Beginning March 1st 2019 in the Hainan province of China, internal combustion engine vehicles (ICEs) will no longer be sold. The ban, which includes both petrol and diesel cars, will be the first of its kind in China. Hainan, with a population of more than 9 million residents, aims to entirely eliminate ICEs in the province by 2030 and is rapidly installing EV charging infrastructure in service of its objective.
Could this and other cities banning ICEs truly spell the end of the combustion-engine era? While some small cities have already banished ICEs from city centres, with many larger cities intending to do so in the near future, what does it mean that Hainan, an entire province, is banning the sale of ICEs? How quickly could we see sales bans elsewhere and in what year could EV infrastructure, cultural acceptance, cost, and legislation converge to create a tipping point beyond which ICE sales plummet globally? What socio-political and economic effects could this tipping point produce?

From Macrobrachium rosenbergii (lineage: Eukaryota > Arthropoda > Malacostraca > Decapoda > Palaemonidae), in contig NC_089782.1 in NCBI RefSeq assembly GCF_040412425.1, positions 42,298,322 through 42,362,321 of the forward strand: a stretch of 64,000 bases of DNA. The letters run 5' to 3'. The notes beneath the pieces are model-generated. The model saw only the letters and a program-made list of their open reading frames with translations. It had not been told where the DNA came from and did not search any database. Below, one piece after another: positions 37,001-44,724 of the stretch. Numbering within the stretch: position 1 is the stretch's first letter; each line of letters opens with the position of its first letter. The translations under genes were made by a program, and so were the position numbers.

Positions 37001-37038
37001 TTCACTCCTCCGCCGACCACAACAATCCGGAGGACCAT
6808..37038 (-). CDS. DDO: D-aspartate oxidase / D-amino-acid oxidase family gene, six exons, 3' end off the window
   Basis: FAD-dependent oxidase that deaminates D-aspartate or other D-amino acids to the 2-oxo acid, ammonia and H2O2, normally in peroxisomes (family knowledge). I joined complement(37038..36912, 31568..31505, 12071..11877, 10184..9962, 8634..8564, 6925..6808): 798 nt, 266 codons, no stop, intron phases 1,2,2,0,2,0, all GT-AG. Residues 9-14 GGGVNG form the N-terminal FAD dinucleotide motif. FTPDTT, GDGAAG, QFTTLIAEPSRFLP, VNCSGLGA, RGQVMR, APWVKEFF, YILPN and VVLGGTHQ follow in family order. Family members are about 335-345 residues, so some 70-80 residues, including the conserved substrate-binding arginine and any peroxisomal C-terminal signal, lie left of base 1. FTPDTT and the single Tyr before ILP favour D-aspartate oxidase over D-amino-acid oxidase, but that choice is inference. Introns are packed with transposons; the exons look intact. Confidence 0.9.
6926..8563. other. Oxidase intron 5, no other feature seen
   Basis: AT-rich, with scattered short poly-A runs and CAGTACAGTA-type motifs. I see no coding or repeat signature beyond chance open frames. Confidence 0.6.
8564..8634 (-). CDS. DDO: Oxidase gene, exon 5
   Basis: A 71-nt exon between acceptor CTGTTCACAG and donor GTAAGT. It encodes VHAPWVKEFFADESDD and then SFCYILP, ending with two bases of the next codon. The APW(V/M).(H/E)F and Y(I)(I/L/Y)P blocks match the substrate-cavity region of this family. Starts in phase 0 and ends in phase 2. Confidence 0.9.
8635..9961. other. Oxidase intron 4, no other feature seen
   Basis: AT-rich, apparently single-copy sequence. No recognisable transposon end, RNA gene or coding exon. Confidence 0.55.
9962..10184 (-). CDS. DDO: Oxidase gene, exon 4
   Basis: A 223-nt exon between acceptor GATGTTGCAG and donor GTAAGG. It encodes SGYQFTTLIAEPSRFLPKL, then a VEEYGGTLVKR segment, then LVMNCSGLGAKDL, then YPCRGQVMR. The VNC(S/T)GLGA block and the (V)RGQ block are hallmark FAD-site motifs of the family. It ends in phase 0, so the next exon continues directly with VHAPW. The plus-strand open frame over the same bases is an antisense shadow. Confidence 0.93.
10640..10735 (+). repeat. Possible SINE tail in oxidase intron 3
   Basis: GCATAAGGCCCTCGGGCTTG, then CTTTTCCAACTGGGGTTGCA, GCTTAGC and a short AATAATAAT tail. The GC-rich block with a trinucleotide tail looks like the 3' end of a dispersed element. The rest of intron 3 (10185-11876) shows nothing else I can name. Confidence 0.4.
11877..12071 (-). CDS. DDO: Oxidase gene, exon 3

Click here to read more about ICE bans around the world.